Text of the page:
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Synopsis

Willi Unsoeld became an international hero during the Kennedy years, when he emerged as probably the greatest American climber of the Himalayan golden age. Displaying the sort of vigor that President Kennedy so admired, Unsoeld became the most visible hero of an ascent of Everest's previously-unclimbed West Ridge -- an ascent that cost him parts of both feet and nearly his life.

His casual fearlessness and physical power established the template for extreme adventure, and his lectures as a charismatic professor inspired the generation of the sixties to test itself in acts of physical daring. Fatal Mountaineer sets Willi Unsoeld's intense life against the story of two defining adventures: the triumph on Everest and a more ill-starred expedition in 1976, when he led a group of mountaineers up a new route on Nanda Devi, the tallest peak in India. One of that gifted group of climbers was Willi's daughter, Devi -- a golden girl named for the mountain she sought to ascend with her beloved father. The intense rivalries within the expedition team, and the dangers of the route, led to an outcome darkened by tragedy, an outcome that continues to fuel one of the most tormenting debates in mountaineering history.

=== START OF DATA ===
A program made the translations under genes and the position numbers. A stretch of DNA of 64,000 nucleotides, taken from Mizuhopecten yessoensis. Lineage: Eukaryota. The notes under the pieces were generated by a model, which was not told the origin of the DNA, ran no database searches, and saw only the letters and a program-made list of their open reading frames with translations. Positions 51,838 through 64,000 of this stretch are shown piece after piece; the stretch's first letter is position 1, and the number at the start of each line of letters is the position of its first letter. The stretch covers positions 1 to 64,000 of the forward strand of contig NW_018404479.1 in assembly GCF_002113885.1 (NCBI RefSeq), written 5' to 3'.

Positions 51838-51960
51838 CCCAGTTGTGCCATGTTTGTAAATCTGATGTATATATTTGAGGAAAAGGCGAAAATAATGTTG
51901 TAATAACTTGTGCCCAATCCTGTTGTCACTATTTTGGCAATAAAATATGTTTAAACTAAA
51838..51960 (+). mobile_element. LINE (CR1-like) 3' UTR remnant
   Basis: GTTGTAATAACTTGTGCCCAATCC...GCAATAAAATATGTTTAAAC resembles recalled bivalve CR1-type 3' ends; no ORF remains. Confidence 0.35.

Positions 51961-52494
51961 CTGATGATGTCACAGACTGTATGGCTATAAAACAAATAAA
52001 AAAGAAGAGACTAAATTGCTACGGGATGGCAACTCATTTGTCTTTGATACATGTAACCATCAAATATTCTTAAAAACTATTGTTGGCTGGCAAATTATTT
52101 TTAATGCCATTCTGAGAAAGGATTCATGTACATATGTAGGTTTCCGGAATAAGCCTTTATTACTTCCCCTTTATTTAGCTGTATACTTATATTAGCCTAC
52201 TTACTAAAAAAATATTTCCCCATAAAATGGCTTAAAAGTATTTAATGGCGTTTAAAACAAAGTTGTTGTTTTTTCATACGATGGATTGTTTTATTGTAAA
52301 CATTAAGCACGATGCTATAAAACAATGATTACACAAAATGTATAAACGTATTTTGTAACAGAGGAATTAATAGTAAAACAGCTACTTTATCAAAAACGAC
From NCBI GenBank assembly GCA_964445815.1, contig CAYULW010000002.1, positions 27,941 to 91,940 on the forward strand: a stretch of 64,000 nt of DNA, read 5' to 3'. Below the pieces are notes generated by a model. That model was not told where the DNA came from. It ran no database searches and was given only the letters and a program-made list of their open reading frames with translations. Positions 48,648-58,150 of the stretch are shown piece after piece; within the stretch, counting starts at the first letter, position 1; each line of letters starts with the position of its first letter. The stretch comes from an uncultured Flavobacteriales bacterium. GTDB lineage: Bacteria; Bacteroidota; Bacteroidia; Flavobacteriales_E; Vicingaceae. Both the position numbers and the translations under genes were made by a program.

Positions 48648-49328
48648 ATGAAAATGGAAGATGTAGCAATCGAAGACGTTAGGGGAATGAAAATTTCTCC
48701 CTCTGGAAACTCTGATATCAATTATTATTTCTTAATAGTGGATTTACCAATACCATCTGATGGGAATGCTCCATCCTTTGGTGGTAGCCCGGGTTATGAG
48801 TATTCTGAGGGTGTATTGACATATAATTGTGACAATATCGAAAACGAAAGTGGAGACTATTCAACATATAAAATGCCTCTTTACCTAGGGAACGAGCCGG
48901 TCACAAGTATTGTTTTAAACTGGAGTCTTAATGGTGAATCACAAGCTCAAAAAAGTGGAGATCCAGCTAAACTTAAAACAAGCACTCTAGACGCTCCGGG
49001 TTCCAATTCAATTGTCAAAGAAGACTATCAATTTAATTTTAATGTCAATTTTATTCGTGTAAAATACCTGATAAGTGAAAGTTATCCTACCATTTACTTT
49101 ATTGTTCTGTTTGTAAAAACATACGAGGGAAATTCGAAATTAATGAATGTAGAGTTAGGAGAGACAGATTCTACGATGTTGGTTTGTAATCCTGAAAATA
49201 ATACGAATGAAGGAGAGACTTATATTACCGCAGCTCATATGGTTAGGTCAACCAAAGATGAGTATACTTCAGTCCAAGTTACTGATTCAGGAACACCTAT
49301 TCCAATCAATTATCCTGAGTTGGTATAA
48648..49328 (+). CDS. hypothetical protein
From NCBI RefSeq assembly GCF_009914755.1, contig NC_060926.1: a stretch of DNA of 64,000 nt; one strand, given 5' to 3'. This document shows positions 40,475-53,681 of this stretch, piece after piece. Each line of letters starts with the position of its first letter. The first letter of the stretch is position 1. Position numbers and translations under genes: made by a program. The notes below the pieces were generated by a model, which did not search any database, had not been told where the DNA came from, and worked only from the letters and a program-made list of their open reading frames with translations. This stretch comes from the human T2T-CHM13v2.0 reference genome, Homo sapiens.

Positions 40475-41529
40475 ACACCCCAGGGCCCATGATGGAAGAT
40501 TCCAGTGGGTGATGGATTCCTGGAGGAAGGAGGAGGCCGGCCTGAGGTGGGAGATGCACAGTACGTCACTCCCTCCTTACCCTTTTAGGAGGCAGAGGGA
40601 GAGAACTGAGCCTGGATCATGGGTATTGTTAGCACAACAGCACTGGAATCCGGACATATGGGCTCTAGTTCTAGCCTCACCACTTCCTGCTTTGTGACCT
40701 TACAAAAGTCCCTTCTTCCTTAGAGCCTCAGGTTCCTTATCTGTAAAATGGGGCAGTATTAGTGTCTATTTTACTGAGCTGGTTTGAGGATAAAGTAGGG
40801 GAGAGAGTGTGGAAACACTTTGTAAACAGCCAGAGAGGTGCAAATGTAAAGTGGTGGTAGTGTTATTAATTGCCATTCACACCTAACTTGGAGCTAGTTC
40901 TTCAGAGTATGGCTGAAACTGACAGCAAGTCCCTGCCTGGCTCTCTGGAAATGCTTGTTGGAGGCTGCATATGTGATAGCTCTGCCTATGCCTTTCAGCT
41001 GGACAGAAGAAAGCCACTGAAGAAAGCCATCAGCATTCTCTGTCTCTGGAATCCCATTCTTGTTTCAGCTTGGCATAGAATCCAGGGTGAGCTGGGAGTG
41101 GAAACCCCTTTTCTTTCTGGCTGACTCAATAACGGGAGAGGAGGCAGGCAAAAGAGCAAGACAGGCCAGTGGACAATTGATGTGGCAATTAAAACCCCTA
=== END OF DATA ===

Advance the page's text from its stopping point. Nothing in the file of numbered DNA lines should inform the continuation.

Blending adventure with a frank look at the cultural background, Fatal Mountaineer considers the pressures on mountaineers in a period of our history torn by conflict. It balances hunger for fame with stark tragedy, a man's ambition with a father's love. Unsoeld emerges as an American classic, a self-invented genius of adventure to rank with Mark Twain or Will Rogers for sheer attractiveness. Under the close scrutiny of this thrilling story, his heroism turns out to be deeply authentic-as does his suffering.

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